2 June 2015

The Patternity Manifesto: Ann Murray and Grace Winteringham explain their passion for patterns


2 June 2015


Patternity was formed four years ago by art director and photographer Anna Murray and surface and textile designer Grace Winteringham. The organisation specialises in the exploration and application of pattern and comprises a research archive, a design studio and an events and education programme. Here’s why they do what they do…

Patterns are something you come across every day; you wear them, you walk over them, you even eat, drink and think them, but it’s unlikely they command too much of your attention. Patternity believe that a shared awareness and understanding of life’s patterns can have both positive and powerful results.

Our online archive exists as an open window to share a vision of encouraging a heightened perception and engagement with our surroundings. Crucially it is designed to serve as a platform to showcase work, blur boundaries and spread something inspiring and worthwhile.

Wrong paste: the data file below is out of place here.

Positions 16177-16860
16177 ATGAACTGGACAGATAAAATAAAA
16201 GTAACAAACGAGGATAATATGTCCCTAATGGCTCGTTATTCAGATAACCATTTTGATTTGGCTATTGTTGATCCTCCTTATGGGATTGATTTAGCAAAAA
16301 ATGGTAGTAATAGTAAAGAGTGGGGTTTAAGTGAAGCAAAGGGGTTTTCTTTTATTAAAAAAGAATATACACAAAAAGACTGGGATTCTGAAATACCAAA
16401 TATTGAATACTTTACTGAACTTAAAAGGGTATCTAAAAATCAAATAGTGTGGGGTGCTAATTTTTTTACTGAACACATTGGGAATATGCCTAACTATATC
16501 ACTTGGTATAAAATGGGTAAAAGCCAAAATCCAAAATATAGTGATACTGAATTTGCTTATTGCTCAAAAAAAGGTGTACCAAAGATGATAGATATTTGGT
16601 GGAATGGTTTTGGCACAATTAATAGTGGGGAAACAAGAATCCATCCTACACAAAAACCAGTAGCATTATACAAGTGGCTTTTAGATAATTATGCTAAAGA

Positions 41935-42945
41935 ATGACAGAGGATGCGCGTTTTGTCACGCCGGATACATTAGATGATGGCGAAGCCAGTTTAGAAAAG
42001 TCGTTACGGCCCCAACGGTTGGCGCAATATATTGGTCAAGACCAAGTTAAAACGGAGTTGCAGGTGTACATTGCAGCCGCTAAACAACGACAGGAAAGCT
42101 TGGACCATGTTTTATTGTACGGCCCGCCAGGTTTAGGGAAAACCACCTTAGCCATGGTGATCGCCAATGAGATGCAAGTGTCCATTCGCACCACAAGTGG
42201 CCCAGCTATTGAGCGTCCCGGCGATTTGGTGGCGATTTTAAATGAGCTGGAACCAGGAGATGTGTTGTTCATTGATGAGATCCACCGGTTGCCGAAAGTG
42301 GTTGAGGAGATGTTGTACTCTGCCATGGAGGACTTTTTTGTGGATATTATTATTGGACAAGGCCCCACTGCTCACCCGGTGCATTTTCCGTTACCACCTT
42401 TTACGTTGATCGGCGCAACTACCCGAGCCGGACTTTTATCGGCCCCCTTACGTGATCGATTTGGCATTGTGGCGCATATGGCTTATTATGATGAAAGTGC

Carefully-curated visuals of pattern coincidences narrate stories that remind us to take note, grounded by the belief that an awareness of pattern has the power to positively engage us with our environments and each other. It’s a celebration of the patterns that surround us daily, but are so often overlooked.

Patternity’s central philosophy is to encourage a more mindful awareness of the world around us – looking up, down and around – from the shadows cast through railings on the pavement, to ripples in the sand, from giant tower blocks to microscopic follicles. Pattern is inherent in all of us, it’s everywhere we go and it’s in everything we do.

From art to anthropology, engineering to the environment, patterns can be found in literally everything, and we can learn a lot about the world and what’s in it from them. When we examine patterns of behaviour and those of our genetic makeup and the mind, it becomes clear that pattern is a universal and powerful language.

So can the way we look at the smaller details enhance our understanding of the bigger picture? If we visualise the unseen, can it drive innovation? Does being more mindful make us happier and healthier? And can challenging our perception of the everyday positively affect the world around us? Patternity believes it can.

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